A succession of social upheavals over the last decade has radically realigned political power throughout the world.
As a result of these tectonic shifts, what had once been on the furthest fringes of the right has now moved toward the center while the left has been pushed to the margins. “Things fall apart; the centre cannot hold,” poet William Yeats wrote at a time of similar political churn in 1919. “The best lack all conviction, while the worst are full of passionate intensity.”
Today, 100 years after the publication of Yeats’s poem, those who are full of passionate intensity now rule over considerably more than half the world’s population. Many of these leaders — Donald Trump (United States), Jair Bolsonaro (Brazil), Narendra Modi (India), Viktor Orbán (Hungary), Recep Tayyip Erdoğan (Turkey), Rodrigo Duterte (Philippines) — have come to power democratically but are determined to undermine democratic institutions.
Their political rise has often been supported by more conventional conservative parties. They have aligned themselves on an ad hoc basis with other authoritarian leaders who owe their positions to military coups, one-party deliberations, or dynastic succession. Further to their right, a set of avowedly racist organizations and networks provide ideas, messaging, and sometimes muscle for these leaders of the new right.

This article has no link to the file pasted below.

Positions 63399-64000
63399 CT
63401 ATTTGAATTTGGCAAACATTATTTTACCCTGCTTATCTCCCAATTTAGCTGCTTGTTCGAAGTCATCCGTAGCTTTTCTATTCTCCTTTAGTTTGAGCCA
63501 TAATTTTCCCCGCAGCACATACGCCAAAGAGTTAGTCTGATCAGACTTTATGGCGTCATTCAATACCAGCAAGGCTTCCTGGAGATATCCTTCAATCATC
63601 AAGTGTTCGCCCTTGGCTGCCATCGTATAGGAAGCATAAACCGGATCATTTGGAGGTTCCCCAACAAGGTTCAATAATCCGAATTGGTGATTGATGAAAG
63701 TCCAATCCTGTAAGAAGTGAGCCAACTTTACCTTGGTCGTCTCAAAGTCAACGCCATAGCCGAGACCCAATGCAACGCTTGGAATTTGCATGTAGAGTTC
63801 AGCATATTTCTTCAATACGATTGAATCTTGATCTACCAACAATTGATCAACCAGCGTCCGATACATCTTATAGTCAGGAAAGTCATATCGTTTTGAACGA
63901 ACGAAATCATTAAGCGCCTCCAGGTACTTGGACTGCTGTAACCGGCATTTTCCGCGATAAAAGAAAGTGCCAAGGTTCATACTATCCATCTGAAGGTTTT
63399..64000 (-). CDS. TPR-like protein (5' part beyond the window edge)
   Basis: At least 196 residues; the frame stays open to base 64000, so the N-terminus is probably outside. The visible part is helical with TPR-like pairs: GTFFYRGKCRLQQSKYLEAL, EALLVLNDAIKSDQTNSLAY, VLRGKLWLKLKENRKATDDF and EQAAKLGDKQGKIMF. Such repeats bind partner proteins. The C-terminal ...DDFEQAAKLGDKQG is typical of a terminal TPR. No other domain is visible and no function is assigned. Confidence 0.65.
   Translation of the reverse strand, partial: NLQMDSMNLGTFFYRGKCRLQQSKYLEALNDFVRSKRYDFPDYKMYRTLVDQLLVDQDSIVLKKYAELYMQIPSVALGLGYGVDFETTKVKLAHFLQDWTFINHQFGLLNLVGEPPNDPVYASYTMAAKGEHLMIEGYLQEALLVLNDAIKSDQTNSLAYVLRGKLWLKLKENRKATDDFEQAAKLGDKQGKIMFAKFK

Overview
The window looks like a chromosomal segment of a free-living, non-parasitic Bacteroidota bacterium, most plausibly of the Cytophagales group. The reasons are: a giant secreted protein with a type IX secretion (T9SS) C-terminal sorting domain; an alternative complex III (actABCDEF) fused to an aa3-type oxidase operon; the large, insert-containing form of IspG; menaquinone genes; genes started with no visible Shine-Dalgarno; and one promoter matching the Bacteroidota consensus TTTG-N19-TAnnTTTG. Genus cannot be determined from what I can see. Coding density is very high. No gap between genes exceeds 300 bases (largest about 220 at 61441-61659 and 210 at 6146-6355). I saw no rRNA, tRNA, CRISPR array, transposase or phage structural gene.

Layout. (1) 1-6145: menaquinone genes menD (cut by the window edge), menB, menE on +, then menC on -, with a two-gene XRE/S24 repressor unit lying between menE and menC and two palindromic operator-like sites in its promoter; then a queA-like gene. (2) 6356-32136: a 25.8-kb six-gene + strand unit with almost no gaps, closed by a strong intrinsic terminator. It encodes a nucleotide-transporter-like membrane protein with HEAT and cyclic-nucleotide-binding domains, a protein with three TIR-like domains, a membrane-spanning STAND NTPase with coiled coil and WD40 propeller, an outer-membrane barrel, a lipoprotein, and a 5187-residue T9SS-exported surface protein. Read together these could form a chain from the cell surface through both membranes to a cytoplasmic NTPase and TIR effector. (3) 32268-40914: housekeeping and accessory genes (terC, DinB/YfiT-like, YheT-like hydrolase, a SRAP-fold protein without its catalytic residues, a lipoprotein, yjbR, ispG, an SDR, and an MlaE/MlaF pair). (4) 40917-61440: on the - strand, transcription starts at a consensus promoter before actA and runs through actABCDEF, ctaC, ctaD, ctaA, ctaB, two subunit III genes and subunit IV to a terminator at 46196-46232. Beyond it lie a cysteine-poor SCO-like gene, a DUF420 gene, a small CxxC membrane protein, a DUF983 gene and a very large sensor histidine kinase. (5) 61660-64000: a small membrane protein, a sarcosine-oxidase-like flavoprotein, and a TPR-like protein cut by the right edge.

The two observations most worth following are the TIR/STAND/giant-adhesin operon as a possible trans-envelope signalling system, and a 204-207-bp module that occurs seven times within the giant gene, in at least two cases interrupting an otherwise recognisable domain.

This is not a normal oscillation in electoral power. The new right has set about reordering the political landscape. Mainstream parties have lost credibility. Politics have become even more polarized. Not just liberalism but democracy itself is under attack.
Nor will the guardrails of democratic governance necessarily contain the ambitions of these new right-wing leaders. They have challenged constitutional, legislative, and judicial restraints. They have attacked the cornerstones of civil society, including the press and other watchdog institutions. They aspire to become leaders for life (like Vladimir Putin, in charge since 1999) or to establish parties that govern with little opposition for decades on end (like Japan’s Liberal Democratic Party, in power almost continuously since 1955).
Rhetorically, the new right is focused on securing borders, protecting sovereignty, and challenging global elites. These leaders use the language of nationalism and particularism. They speak in the name of imagined majorities that are racially or religiously homogeneous.
Despite this obsession with strengthening the nation-state, this new right has increasingly been active across borders. States and parties have created alliances, with transnational activists like former Trump advisor Steve Bannon aspiring to build a kind of Nationalist International. Extremist civil society organizations have promoted a climate of intolerance that nurtures the political ambitions of right-wing populist leaders. White nationalists in particular have created alternative digital platforms to spread their messages and recruit new members across the globe.